Vaccine rhetoric

US election, Donald Trump

US President Donald Trump (Photo: IANS)

It is deeply unfortunate for the United States of America, which has stumbled in its half-baked efforts to contain the coronavirus pandemic, that the prospect of a vaccine has emerged as a point of rhetorical contestation less than two months before the presidential election on 3 November. Donald Trump has accused the Democrats of “disparaging the vaccine for political gain”.

The possible antidote has emerged as a contest to score brownie points as the President has repeatedly stressed that the vaccine will be available before the first vote is cast. Is human suffering an issue of lesser moment in the electoral construct? The argument against the vaccine, articulated by the Democrats, has been binned by Mr Trump as “so dangerous for our country”.

The President has clearly countered his opponents a day after Senator Kamala Harris, the vice-presidential nominee of the Democrats, said she would not trust the President’s word on getting the vaccine. The issue has pitted the Republicans against Democrats ever so forcefully. Joe Biden has amplified Harris’ comments after he was asked if he would get a vaccine for Covid.


Mr Biden said he would take a vaccine, but wants to see what the scientists have to say. In the context of the vaccine, he has dwelt on Mr Trump’s penchant to be economical with the truth. “I’m worried if we do have a really good vaccine, people are going to be reluctant to take it.” He was, however, emphatic on the point that now is the time when America needs a vaccine. It is a measure of the political importance of the antidote that the vaccine yo-yo was played out as three of the candidates fanned out across the country on Labour Day, the traditional start of the two-month race towards the White House.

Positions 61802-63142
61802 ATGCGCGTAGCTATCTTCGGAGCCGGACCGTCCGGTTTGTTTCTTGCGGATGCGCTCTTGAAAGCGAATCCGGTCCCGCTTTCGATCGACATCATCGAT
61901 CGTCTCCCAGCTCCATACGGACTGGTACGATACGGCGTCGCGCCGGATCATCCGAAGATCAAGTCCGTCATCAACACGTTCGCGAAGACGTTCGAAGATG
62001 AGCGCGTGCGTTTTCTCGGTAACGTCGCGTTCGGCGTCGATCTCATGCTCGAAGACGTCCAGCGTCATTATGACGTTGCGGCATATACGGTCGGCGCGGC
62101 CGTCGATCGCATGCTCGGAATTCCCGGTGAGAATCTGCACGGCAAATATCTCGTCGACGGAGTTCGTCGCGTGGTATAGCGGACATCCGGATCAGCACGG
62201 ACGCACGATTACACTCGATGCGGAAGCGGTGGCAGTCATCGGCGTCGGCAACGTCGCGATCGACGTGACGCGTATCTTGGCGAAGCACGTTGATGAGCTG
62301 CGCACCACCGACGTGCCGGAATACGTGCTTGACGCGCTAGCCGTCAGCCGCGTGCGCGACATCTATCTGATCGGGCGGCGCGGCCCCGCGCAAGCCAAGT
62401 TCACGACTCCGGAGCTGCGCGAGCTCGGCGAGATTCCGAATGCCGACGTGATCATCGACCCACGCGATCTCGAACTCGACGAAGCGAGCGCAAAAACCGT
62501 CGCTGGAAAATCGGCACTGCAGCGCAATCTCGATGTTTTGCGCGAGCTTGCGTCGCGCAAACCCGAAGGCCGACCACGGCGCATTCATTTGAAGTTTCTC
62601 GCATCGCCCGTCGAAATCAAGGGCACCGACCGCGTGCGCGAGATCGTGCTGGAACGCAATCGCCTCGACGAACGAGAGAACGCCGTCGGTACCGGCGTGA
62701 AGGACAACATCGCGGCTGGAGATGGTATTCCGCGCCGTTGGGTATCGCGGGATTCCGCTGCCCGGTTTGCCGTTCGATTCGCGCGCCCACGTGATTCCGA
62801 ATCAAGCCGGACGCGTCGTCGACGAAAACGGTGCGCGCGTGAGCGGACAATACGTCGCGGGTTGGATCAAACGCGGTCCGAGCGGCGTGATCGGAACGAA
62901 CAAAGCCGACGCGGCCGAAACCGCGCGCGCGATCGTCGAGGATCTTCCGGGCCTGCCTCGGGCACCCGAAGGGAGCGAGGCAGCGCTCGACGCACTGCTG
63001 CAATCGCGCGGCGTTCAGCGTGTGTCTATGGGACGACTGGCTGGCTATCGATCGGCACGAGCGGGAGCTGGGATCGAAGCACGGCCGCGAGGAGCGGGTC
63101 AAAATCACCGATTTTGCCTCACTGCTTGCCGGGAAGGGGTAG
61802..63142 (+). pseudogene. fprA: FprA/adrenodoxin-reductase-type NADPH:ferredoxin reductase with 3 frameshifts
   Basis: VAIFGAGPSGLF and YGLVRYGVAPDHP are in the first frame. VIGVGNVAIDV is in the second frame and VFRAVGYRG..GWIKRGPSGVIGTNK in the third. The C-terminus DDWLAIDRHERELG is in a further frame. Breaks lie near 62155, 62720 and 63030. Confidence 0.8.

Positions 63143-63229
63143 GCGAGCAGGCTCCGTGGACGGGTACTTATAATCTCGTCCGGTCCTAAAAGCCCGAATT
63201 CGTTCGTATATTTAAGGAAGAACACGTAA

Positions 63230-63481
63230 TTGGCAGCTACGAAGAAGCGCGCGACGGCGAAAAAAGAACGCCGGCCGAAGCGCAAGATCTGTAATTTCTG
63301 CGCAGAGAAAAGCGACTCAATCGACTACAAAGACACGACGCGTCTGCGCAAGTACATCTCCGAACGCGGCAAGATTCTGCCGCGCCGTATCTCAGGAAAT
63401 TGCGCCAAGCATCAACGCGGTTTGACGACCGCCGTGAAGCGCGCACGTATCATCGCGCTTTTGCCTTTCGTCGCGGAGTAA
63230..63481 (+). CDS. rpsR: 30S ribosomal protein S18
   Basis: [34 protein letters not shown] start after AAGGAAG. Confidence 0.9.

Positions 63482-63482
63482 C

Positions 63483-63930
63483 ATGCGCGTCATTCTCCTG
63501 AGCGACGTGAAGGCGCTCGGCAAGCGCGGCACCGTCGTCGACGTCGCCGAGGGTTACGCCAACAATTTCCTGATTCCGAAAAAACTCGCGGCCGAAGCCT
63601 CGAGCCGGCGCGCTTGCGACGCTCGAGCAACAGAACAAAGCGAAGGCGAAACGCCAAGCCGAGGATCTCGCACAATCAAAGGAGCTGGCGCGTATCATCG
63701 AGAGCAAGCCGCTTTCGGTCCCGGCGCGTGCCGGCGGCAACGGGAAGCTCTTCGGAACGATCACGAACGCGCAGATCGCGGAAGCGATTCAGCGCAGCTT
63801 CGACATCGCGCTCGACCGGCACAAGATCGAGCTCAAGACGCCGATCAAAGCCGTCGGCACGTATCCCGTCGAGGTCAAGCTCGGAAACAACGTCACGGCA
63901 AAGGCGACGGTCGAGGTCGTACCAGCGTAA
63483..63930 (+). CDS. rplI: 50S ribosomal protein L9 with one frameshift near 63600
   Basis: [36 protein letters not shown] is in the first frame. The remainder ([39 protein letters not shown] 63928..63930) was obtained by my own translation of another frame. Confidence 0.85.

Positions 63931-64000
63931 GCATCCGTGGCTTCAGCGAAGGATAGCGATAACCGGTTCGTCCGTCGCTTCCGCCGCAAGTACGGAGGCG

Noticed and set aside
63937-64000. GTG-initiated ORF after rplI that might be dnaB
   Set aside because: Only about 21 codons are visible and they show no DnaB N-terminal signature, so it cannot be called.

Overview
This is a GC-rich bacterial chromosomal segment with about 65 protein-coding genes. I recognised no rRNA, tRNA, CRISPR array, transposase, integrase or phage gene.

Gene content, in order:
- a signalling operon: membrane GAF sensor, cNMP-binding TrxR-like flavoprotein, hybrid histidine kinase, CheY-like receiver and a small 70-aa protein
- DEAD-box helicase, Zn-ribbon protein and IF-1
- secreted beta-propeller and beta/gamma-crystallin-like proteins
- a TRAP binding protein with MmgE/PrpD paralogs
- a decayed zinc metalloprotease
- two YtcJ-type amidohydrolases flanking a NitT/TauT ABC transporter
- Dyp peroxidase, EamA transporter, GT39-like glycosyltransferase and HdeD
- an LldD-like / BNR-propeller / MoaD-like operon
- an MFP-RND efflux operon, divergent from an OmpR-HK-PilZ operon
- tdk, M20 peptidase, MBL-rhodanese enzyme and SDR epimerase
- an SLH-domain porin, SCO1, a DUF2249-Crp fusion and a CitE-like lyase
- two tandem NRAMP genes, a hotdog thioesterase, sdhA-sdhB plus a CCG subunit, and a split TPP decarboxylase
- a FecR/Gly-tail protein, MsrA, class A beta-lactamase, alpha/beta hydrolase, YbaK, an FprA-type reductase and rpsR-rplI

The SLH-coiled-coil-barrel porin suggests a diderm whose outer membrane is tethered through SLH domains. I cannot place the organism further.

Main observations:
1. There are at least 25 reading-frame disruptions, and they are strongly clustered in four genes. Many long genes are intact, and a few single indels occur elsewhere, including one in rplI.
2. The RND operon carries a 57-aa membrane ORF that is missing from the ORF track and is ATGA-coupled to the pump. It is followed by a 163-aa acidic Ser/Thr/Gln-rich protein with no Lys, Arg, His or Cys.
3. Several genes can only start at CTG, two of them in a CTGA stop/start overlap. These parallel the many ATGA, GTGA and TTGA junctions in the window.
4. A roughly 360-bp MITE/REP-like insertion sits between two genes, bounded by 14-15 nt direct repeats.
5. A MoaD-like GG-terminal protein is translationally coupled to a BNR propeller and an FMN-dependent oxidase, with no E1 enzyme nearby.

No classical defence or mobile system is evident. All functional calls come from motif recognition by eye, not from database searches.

While Mrs Harris and Vice-President Mike Pence campaigned in Wisconsin, Mr Biden proceeded to Pennsylvania, and Mr Trump called a media conference that was riveted to the vaccine. Mrs Harris was emphatic that she would not trust a coronavirus vaccine if one were ready at the end of the year because “there’s very little that we can trust… come out of Donald Trump’s mouth”.

She argued that scientists would be muzzled because Mr Trump is focused on getting re-elected. Mr Trump has dismissed her comments as “reckless anti-vaccine rhetoric”. Regretfully, both sides of the fence appear to be impervious to hideous reality ~ Covid19 has killed 190,000 Americans and afflicted more than 6 million, going by the data advanced by Johns Hopkins University.

Both sides are holding up the vaccine or its absence as a symbol of political gain, however spurious. In an unprecedented move, obliquely debunking the President’s rhetoric, chief executives of nine American pharma companies affirmed they would not seek regulatory approval before efficacy of vaccine candidates were conclusively established in Phase 3 trials, a time frame that may not match the President’s grand claim of having a vaccine ready by October.